I’ve been immersed in self-help books for most of my adult life. If you looked at my Amazon wishlist, you’d see a long list of self-help and business books. I get complete joy when I read a book that’s so good that I have to read it again and start highlighting key points that can change my life forever.
However, there are multiple problems when it comes to the self-help industry. Since the internet became more accessible globally, I’ve seen more and more ads claiming to have the answer to all our life problems.
After reading over 50 books, listening to podcasts, watched interviews and seminars, I noticed some glaring issues in this 41.81 billion dollar industry.
This happens when you read so many books under a subcategory of self-help. Sometimes, I feel conflicted by the advice of the mentors I choose to follow.
For instance, The Secret focuses on attracting your desires by feeling good and letting the universe do its magic, while Tony Robbins say you need to take massive action to make things happen.
Tony also says that Progress equals happiness, while Mo Gawdat says that happiness is a skill that can be learned.
Ryan Holiday’s book on stoicism focuses on mental toughness, but Jay Shetty preaches the practice of deep spiritual journeys.
My suggestion to those confused with conflicting ideas is to try them both and see which one works best. Each person is different, and each self-help book doesn’t connect to everyone.
Always craving for more!
This is me, to a tee. I was always craving to add more books to my collection. I have somehow become addicted to adding books to my Amazon shopping list.
I don’t know if it’s the book title, the cover design or the author. I know that if a book looks like a good read, I will do a bit of research by listening to the author’s interview, watching a Youtube book summary or even getting a sample chapter from my Kindle app.
It’s a goal of mine to have an extensive book collection that has changed my life for the better. I’ve also talked about the top 8 lessons I’ve learned from reading 50 personal development books.
My suggestion to those people who end up buying too many self-help books, online courses or seminars? Stop buying for a month or two, re-read some of your favourite books, and see if you can pick up something new and inspiring.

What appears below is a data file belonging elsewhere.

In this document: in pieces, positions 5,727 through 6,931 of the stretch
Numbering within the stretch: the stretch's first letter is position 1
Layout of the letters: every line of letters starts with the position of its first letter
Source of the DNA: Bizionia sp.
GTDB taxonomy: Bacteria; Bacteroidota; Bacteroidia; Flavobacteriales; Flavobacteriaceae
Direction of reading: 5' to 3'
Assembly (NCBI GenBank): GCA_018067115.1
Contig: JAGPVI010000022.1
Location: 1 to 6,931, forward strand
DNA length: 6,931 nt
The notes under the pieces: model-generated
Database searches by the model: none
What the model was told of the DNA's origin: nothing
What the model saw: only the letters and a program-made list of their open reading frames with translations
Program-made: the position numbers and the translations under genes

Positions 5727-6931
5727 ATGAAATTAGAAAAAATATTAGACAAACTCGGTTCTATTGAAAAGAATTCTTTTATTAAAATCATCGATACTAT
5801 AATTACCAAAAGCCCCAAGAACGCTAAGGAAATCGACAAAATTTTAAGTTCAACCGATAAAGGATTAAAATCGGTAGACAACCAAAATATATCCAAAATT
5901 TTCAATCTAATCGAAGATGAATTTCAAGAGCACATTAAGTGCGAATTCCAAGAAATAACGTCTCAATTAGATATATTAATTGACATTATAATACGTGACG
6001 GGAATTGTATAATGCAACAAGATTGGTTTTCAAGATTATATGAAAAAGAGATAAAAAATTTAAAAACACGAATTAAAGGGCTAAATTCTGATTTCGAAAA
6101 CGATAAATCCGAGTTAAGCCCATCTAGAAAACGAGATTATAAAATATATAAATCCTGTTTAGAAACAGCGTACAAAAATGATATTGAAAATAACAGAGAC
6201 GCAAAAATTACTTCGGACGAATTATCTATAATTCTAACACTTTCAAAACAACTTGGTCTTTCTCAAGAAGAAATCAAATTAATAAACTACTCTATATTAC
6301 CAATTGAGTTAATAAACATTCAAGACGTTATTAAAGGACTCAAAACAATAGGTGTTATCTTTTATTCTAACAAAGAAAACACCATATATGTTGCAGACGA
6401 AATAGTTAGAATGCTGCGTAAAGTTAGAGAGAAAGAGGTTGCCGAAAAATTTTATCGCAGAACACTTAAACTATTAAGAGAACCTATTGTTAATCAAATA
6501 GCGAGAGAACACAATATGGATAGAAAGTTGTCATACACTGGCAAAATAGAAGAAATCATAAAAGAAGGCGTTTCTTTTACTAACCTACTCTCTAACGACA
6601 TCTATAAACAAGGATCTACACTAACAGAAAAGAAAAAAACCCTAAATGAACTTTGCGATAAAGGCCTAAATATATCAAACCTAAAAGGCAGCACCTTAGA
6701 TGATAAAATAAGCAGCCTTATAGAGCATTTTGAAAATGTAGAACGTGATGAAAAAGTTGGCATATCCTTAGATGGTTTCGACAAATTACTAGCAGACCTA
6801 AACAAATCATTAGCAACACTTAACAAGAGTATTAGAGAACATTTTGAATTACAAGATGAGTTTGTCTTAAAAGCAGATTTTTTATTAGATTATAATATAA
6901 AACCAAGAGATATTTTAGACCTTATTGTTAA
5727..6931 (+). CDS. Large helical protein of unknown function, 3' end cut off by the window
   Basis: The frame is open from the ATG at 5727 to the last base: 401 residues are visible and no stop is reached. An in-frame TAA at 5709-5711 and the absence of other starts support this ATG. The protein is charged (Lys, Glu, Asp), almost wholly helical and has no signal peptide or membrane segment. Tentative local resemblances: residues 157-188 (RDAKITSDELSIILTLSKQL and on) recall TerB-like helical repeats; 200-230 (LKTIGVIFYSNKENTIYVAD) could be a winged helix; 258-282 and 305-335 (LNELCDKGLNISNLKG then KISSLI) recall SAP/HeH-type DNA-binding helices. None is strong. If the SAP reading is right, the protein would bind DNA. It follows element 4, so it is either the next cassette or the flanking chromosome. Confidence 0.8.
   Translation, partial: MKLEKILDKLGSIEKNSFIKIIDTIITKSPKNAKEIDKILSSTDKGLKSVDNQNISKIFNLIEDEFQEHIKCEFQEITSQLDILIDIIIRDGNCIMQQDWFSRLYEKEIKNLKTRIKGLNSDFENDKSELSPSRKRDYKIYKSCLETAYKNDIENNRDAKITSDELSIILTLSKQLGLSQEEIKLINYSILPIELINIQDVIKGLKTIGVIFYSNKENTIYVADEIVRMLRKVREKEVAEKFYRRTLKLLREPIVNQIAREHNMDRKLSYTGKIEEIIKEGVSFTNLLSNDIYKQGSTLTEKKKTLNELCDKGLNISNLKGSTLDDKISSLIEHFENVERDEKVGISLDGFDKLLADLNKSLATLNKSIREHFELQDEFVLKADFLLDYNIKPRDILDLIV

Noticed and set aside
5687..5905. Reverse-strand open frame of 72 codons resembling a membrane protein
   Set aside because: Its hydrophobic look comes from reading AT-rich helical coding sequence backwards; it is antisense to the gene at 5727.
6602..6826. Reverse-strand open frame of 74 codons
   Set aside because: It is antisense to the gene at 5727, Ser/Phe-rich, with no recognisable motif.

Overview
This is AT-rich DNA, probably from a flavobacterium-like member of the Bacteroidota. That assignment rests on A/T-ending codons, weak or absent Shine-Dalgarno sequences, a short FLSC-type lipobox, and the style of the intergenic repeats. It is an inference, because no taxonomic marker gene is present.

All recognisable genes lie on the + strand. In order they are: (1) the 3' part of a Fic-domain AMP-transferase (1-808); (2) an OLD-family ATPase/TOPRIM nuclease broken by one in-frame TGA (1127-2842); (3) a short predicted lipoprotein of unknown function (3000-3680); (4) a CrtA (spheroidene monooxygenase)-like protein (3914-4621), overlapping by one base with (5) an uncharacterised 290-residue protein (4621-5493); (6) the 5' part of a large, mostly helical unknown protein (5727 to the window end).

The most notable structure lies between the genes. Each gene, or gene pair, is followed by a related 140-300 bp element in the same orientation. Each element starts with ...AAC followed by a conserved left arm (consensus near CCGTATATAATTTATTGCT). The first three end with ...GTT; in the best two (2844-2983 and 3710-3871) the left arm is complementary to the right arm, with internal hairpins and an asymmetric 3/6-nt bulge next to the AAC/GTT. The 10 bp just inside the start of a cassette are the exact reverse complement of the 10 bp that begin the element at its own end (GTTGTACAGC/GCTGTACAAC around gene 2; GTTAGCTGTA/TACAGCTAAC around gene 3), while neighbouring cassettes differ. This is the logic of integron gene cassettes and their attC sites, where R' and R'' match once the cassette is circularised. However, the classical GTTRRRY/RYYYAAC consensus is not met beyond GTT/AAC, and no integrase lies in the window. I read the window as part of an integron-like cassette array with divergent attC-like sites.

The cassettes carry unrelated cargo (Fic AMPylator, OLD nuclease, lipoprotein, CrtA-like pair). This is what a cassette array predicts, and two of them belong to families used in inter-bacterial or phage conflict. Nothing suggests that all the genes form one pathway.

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Time to Stop learning and take Action!
Sometimes I hide my laziness by reading books on self-help. There, I said it! Yes, it happens to me too. Call it laziness, perfectionism or just scared like a little child about to enter a spelling B contest without studying.
I remember a time when I read a book on Stoicism by Ryan Holiday. I got a lot of value and ideas from the book and wondered if I could do the same. Now, that book is sitting on my bookshelf, collecting dust. No action has been taken by me, and I regret it.
If you prefer to read self-help books without experimenting with their ideas, then understand that you are wasting your potential. Self-help books have the power to change our lives for the better. It all starts with an idea, then an action step.
Don’t be afraid to experiment with the ideas you get from books, courses or seminars! It’s the only way to grow.
Thousands of Gurus
Thousands of Gurus and counting. The personal development niche has grown tenfold since the 90s, and the power of the internet is producing more authors, coaches and experts, raking in millions of dollars in revenue.
Who do you choose when it comes to picking your self-help teacher? The solution is to research before investing in any of their products. Listen to free podcasts, interviews, book summaries or even event reviews.
If you feel a connection with the author, then invest in their book!
There’s a reason why it’s a 41.81 billion dollar industry. More and more people want to become the best version of themselves, and self-help resources have all the answers (most of them anyway). Like Tony Robbins said, success leaves clues! You have to find it somewhere in the book… for a small fee 😉
This post was previously published on medium.com.
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